Approximately two-thirds of premenopausal women undergoing coronary angiography are detected to have CAD. Patients having diabetes, high serum triglyceride levels, low progesterone, and low insulin levels are considered in the high-risk category for developing CAD, thereby in premenopausal women providing a hormonal basis for the development of CAD.

Keywords

Coronary artery disease
Premenopausal women
Serum sex hormones

ABSTRACT IMAGE

INTRODUCTION

Studies have shown low incidence of coronary artery disease (CAD) among premenopausal women.[1] Despite recent data showing evidence that younger women presented with CAD have a poor prognosis as compared to age-matched men,[2] a significant dearth of facts available concerning risk factors, strategies for prevention, testing for diagnosis, and CAD treatment in women, particularly in the age group of the younger ones.[3] One of the studies done by Vaccarino et al.[4] revealed that among women aged <50 years, the mortality rate described for early myocardial infarction (MI) was reported more than twice that defined for age-matched men (P < 0.001, 6.1% vs. 2.9%; between the age and gender) but, on the evaluation of severity indicators of CAD, along with medical treatment regimens, could not freely explain the above-described difference in mortality. Extraordinarily, in premenopausal women incidence of MI is lower in comparison to same-age group men, this suggests a significant role for sex hormones in the etiology of MI.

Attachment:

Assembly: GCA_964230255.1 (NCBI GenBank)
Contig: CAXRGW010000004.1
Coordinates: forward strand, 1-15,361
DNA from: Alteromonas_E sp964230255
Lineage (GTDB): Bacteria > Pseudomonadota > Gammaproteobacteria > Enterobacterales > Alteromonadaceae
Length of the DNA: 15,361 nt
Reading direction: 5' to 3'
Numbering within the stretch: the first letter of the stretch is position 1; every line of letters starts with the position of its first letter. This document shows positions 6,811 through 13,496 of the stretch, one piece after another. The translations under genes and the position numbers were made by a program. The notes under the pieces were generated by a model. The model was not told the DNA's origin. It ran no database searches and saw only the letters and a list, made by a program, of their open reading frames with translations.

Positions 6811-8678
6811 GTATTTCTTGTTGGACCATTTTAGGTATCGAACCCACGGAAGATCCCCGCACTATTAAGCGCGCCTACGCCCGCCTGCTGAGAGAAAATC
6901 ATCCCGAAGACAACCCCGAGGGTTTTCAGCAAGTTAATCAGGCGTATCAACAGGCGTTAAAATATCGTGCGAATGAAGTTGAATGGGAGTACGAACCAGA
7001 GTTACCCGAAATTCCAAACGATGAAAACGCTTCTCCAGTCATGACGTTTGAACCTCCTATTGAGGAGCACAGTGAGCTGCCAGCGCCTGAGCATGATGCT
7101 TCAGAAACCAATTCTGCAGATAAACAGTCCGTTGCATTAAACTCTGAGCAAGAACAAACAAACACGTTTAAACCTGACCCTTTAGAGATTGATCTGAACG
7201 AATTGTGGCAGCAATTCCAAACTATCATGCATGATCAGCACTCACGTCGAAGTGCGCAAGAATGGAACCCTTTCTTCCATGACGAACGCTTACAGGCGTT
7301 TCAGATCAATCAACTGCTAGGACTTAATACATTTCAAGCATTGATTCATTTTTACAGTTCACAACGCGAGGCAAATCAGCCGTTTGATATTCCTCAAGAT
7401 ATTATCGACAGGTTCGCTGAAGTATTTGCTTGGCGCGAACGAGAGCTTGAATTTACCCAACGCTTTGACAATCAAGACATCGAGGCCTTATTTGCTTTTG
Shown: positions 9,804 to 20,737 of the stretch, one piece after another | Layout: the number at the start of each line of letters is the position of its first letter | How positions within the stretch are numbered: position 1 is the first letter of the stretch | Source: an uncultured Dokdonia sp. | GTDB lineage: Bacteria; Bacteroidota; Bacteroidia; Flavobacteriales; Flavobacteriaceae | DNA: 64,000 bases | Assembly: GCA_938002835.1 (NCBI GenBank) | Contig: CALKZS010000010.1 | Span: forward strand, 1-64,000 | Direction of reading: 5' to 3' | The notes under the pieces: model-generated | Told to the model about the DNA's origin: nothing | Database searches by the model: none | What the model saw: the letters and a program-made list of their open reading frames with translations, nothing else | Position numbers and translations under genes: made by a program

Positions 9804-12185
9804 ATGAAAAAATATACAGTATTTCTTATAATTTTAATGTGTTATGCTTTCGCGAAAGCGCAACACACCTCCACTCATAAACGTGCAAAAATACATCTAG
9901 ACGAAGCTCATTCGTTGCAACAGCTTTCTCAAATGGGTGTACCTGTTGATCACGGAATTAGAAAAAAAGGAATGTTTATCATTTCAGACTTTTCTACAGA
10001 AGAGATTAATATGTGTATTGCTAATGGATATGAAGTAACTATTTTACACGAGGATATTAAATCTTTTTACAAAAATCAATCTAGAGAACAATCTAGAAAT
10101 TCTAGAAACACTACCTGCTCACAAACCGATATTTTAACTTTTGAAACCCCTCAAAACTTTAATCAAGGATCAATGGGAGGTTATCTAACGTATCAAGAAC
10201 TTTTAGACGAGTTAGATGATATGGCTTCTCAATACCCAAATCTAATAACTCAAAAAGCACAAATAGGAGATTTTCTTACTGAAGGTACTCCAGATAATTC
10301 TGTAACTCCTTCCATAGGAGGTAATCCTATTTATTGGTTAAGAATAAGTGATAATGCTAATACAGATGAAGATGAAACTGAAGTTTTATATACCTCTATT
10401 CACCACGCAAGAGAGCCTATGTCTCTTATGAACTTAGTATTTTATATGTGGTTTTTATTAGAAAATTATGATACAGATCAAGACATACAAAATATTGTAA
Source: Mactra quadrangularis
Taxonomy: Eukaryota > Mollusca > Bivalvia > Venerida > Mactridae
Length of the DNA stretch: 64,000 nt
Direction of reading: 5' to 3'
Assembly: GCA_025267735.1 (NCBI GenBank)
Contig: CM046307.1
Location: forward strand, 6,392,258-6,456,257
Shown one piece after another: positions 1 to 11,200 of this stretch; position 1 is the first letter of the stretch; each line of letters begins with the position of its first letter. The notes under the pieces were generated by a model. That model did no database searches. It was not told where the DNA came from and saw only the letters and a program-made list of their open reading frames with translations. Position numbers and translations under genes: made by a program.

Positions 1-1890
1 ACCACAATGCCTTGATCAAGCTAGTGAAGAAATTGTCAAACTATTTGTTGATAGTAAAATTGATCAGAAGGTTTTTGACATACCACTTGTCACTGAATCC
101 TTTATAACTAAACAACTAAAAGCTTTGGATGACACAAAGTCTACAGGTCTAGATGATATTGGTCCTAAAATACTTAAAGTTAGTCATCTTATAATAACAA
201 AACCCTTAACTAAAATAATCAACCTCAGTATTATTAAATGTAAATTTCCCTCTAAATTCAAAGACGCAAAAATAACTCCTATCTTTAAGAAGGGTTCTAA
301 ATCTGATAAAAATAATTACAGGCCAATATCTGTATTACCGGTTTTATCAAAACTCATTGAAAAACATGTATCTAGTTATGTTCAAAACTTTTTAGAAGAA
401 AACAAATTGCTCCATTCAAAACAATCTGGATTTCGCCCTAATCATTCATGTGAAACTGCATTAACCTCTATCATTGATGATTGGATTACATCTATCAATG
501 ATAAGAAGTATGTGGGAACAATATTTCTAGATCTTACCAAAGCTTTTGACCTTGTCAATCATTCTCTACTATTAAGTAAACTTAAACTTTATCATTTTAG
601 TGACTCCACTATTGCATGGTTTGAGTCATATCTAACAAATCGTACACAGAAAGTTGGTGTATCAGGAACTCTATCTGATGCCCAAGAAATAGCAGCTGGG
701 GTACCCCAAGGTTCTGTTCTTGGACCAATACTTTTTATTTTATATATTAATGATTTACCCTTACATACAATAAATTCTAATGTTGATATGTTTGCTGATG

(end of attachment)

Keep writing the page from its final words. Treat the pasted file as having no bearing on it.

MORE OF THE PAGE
There has been an ancient hypothesis that governs the fact that endogenous ovarian hormones compromise a protective effect on the occurrence of coronary heart disease (CHD). Women’s Ischemia Syndrome Evaluation (WISE) study shows that young women represented with endogenous estrogen deficiency have increased risk in the coronary artery, that is, more than sevenfold.[5] Several metabolic factors such as lipids, inflammatory markers, and the coagulant system are regulated by estrogens. Through α- and β-receptors in the vessel wall promoted the direct vasodilatory effect. Smoking is the main risk factor that decreases the estrogen-dependent vasodilatation of the endothelial wall in young premenopausal women.[6] Previously published studies stated that an association of hormonal dysfunction with an increased risk of coronary events and atherosclerosis were observed in premenopausal women. In already published reports, it was described that an important section of the premenopausal women in the WISE study have shown profiles of reproductive hormone and symptoms compatible with hypothalamic hypoestrogenemia, frequently considered to be associated with amenorrhea and ovulatory cycles. Hypoestrogenemia of hypothalamic origin was characterized by disruption of ovulatory cycling and among premenopausal women of the WISE study reported to be mainly associated with angiographic CAD.[7]